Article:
Courthouse: Judicial Chamber  

by WBDG Staff

Updated: 
10-22-2018

Overview

Judicial Chambers are areas used by the U.S. Courts and are typically located on the upper floors of a Courthouse building shell and core structure dedicated for U.S. Court occupancy. Judicial chambers are used for U.S. Court of Appeals Chambers Suite, U.S. District Chambers Suite, U.S. Bankruptcy/Magistrate Chambers Suite, and Visiting/Non-Resident Judge's Chambers Suite. Chambers serve a similar function as a law office practice and therefore require designs that are accessible, productive, functional/operational, sustainable, and secure/safe. See also WBDG Federal Courthouse.

Space Attributes

Photo of inside of a typical judicial chambers

Sample Judicial Chambers

Typical features of Judicial Chamber space types include the list of applicable design objectives elements as outlined below. For a complete list and definitions of the design objectives within the context of whole building design, click on the titles below.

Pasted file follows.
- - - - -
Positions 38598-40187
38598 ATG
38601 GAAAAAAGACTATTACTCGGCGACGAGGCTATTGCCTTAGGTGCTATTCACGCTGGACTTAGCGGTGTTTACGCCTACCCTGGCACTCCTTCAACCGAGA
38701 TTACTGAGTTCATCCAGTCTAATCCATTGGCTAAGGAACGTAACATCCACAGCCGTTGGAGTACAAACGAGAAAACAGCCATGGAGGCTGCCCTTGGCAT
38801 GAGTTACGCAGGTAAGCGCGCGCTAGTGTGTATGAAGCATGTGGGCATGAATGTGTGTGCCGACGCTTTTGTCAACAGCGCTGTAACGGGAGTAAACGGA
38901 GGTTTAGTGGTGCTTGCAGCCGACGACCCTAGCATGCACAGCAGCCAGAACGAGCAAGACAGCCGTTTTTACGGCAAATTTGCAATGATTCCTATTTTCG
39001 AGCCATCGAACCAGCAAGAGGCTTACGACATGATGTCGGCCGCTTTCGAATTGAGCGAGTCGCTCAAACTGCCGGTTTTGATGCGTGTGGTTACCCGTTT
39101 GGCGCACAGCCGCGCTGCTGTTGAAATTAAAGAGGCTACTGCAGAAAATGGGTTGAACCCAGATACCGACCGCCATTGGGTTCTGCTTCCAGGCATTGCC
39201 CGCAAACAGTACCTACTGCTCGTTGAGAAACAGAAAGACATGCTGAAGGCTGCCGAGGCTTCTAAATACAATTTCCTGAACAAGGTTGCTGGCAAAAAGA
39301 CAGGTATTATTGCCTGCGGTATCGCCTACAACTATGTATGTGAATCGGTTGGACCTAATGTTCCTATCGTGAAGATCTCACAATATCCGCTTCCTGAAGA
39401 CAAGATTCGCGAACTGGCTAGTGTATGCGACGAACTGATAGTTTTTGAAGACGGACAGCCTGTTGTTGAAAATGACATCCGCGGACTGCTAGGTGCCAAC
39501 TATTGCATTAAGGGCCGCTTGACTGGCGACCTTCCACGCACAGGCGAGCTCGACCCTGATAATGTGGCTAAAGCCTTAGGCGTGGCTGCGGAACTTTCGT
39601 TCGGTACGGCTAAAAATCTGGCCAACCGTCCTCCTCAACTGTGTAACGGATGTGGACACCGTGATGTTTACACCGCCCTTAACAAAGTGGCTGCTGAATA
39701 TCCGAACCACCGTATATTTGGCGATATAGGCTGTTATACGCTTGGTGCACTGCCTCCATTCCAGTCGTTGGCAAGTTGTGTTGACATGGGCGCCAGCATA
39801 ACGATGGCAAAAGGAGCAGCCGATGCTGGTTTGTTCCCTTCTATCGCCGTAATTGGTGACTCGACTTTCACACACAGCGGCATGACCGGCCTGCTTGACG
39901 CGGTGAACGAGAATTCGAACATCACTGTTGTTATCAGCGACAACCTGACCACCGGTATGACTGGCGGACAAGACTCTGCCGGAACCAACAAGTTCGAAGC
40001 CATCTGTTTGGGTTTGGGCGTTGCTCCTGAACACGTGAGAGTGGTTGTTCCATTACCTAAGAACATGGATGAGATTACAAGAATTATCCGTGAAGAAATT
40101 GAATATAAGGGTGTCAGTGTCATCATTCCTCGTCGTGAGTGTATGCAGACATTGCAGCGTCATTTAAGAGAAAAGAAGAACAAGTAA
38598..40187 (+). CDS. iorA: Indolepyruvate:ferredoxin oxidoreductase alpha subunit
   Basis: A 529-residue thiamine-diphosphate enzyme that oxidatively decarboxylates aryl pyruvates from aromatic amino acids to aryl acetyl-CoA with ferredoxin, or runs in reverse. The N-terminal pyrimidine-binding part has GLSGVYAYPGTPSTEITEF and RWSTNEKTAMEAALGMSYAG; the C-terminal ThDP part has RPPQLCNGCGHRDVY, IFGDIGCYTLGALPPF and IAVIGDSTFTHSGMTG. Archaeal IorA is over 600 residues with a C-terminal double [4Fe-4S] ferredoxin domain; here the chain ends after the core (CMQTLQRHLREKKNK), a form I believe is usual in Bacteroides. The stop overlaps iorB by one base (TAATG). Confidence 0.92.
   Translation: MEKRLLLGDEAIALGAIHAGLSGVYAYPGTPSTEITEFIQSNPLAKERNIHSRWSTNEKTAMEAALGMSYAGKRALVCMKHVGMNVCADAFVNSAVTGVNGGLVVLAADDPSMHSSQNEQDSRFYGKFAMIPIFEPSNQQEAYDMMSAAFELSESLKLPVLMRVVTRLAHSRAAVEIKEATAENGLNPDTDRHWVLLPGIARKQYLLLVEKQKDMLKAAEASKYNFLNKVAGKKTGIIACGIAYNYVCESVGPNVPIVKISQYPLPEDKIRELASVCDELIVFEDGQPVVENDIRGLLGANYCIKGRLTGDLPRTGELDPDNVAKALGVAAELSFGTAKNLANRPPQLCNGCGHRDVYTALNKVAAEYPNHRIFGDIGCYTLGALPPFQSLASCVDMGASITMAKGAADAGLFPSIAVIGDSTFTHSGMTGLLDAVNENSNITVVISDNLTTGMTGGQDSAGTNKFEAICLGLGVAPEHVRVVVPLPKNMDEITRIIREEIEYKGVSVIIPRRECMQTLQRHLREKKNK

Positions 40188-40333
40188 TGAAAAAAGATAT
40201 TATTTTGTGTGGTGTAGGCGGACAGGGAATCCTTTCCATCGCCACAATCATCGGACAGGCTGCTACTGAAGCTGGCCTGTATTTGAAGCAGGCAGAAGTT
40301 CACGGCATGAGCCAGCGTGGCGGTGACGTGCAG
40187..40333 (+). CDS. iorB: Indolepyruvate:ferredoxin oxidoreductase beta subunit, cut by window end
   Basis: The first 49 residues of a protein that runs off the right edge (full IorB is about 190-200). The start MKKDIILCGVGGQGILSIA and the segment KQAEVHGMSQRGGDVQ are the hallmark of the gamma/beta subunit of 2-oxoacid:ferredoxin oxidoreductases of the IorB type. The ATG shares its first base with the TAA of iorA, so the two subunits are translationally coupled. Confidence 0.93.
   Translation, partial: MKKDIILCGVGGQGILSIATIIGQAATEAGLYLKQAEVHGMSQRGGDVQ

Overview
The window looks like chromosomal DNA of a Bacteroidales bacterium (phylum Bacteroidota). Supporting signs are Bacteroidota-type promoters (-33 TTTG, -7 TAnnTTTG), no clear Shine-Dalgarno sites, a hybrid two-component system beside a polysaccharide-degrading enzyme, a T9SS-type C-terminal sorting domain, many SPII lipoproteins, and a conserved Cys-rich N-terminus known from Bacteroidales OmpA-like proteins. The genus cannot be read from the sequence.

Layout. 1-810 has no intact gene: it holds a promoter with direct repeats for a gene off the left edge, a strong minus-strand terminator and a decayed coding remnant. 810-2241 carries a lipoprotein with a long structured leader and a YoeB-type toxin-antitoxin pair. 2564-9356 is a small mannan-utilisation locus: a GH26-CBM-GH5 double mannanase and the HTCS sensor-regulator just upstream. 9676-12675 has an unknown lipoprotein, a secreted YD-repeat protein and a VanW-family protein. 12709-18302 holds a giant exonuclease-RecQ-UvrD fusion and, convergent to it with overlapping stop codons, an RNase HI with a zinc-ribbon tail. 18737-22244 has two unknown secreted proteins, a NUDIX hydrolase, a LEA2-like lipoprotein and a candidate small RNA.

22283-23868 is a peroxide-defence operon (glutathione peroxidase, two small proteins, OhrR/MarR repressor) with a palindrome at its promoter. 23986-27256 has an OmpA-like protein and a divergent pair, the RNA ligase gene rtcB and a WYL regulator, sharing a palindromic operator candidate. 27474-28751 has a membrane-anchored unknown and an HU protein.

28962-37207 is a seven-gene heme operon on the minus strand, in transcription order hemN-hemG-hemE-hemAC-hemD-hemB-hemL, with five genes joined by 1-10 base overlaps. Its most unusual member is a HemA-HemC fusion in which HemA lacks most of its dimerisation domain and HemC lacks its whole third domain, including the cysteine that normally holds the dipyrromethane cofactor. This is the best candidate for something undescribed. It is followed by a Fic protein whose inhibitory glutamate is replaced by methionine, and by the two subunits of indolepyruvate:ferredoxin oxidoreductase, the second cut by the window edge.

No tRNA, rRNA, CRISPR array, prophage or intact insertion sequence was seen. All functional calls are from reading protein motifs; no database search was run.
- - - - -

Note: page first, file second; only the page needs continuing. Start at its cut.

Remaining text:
Accessible

  • Private work areas must be adaptable to accessibility. It is recommended that private work areas be made accessible during initial design and construction to avoid more expensive alterations for accessibility in the future. Additionally, spaces should be designed with flexibility in mind to accommodate changing needs of the staff or users of the spaces.

Aesthetics

  • Interior finishes should reflect the same design quality of the courtroom. Chambers should be viewed as an extension of the courtroom. Finishes should give an impression of fine quality. Interior finishes should feature Premium Grade architectural woodwork, either wainscot or full wall height.